Sen. Coats offers bill to curb federal regulations


By Antonio Cordero

INDIANAPOLIS – Cost vs. benefit. Small businesses all across Indiana live and die by that creed, but excessive federal regulations tend to tip the scale too far toward cost, critics say.

U.S. Sen. Dan Coats, R-Ind., talks about legislation he's introduced to try to make federal regulations less onerous on small businesses. Photo by Antonio Cordero,

U.S. Sen. Dan Coats, R-Ind., talks about legislation he’s introduced to try to make federal regulations less onerous on small businesses. Photo by Antonio Cordero,

So Republican Sen. Dan Coats held a press conference Tuesday at the Indiana Chamber of Commerce to talk about his proposed Sound Regulation Act.

The bill would force every regulatory federal agency to undergo a neutral, non-partisan test of cost verses benefits. The bill would also require the agencies to consider at least three possible options to achieve the regulatory objective. Agencies would be required to choose the lowest cost option, unless there are other overriding factors.

Coats said regulations cost businesses time and resources.

“When it comes to regulation, there are examples that just fill the book in terms of how businesses are having to spend more and more time filling out forms, complying with regulations, trying to understand the hundreds if not thousands of regulations that are being imposed on an annual basis,” Coats said. “Instead of doing the business that they are running and being out in front of the counter, selling their product, running their business efficiently and effectively, competing with others around the state and the world in terms of their product, they’re back in the back room filling forms.”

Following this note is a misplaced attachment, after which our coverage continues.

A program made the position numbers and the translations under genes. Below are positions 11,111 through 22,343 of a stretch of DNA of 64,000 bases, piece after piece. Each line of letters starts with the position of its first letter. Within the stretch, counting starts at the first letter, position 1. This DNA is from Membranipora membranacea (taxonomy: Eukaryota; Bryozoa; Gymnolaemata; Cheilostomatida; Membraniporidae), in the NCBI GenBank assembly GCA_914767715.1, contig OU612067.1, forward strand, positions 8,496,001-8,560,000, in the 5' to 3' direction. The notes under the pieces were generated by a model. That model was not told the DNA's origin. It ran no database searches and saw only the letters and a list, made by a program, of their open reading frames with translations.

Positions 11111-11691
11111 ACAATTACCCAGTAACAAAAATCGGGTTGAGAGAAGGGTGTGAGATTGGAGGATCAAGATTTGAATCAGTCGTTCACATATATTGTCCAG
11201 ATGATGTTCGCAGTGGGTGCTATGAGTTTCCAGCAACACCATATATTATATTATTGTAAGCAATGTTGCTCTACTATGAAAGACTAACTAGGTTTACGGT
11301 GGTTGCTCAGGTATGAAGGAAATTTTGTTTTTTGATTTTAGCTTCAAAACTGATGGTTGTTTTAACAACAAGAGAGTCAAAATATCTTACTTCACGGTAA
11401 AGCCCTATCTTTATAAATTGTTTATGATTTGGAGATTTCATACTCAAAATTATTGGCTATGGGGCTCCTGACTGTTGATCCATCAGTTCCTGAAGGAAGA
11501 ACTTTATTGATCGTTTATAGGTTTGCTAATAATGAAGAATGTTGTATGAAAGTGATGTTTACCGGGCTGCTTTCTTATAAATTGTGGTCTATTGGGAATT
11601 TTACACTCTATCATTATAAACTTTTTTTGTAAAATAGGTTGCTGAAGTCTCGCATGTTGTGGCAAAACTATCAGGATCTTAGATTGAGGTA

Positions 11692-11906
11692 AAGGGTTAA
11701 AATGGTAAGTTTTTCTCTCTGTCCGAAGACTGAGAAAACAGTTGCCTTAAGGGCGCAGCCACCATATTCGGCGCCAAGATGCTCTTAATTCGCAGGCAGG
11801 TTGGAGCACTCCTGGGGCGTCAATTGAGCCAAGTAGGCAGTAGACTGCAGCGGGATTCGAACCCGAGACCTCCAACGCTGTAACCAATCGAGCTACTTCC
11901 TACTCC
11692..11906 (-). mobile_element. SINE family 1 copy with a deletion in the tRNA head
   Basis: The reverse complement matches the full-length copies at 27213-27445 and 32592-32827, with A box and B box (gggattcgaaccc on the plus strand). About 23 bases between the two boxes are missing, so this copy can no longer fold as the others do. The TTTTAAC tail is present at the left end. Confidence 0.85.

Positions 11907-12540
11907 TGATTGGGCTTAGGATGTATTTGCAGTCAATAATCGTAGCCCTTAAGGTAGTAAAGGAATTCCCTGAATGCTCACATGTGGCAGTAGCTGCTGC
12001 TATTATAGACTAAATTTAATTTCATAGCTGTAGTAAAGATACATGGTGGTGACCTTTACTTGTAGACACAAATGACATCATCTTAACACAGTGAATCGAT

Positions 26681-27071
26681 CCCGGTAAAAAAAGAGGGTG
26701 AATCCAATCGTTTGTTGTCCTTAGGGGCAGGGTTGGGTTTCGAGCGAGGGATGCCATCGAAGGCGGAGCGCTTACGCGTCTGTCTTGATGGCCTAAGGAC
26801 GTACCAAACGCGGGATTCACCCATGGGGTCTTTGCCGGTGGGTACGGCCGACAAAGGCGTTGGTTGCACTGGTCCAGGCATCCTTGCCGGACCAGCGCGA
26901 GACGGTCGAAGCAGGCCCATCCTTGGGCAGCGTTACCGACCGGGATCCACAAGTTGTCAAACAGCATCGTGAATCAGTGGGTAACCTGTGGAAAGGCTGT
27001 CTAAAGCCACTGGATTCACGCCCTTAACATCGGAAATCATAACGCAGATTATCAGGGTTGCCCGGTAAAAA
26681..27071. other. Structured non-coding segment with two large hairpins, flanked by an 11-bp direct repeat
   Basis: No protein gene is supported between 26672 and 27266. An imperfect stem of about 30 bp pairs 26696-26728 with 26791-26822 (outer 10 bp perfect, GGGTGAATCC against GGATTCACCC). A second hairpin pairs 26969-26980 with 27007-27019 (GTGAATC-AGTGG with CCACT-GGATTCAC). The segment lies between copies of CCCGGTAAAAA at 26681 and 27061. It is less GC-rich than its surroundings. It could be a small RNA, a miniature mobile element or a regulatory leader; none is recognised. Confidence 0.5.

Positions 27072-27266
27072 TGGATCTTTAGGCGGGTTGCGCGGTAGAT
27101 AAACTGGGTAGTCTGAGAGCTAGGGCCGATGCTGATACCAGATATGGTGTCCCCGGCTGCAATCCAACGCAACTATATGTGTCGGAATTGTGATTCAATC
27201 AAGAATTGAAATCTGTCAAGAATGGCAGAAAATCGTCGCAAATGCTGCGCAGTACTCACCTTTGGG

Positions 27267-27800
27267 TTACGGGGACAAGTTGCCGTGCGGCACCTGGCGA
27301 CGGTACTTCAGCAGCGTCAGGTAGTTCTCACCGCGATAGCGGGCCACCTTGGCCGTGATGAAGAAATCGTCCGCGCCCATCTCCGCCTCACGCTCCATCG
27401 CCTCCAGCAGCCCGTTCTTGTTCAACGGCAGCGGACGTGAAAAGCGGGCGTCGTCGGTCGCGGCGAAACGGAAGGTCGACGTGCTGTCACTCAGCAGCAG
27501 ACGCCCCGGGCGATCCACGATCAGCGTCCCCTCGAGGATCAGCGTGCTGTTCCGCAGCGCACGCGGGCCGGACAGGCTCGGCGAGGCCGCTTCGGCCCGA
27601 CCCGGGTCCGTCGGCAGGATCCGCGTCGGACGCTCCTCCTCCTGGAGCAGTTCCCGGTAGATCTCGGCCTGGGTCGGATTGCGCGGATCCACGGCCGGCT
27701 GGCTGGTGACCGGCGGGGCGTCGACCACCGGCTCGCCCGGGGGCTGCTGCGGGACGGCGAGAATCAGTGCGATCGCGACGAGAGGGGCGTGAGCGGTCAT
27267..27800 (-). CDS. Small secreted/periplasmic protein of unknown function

More than 4,000 federal regulations are in the pipeline today. And Coats said excessive government regulations can only be tackled by large companies with a big staff fully dedicated to the compliance of the rules.

“It’s one thing for City Bank or one thing for General Motors to be able to hire a back room full of lawyers and a back room full of accountants to pour through all these regulations, get the reports into Washington on time, make sure the company is responding to this imposition of regulation after regulation, and to challenge those,” he said.

“But for small businesses in particular, for those running a farm or running a small business, they don’t have the resources nor do they have the time to go back in the back room and comply with all these regulations,” Coats said. “We can go through hundreds of examples of regulations that simply don’t meet the cost-benefit test.”

Devin Anderson, chief executive officer of E&A Industries in Indianapolis, showed his support for the bill and said he “would like Washington to approach the rule-making process with common sense.”

“The reality is that Washington is slowly, but very effectively stifling and choking small business every single day. We’re being asked to help lead this economic recovery by creating jobs, but in reality, we’re just trying to avoid death by a thousand cuts,” Anderson said.

Coats said bipartisan support of the bill would be necessary for it to pass.

“My appeal to them (other lawmakers) is simply, ‘Let’s do some things on a bipartisan basis. You can go home and talk about how you’re working with the other side to get something constructive done.’ And so, I’m trying to take this out of the politics,” he said. “I’m not trying to just use the political equation to gain the thing, because I know the only way we’re going to pass this is with bipartisan support.”

Antonio Cordero is a reporter for, a news website powered by Franklin College journalism students.


  1. Goodbye workplace safety. They’re going to start locking us in factories like in China. I don’t know how Coats sleeps at night without his soul that he sold to big business.

      • When Ghost saw the word “Coats” his ability to read vaporized. He hates the messenger so much he can’t bring him self to try to listen to whatever comes next.

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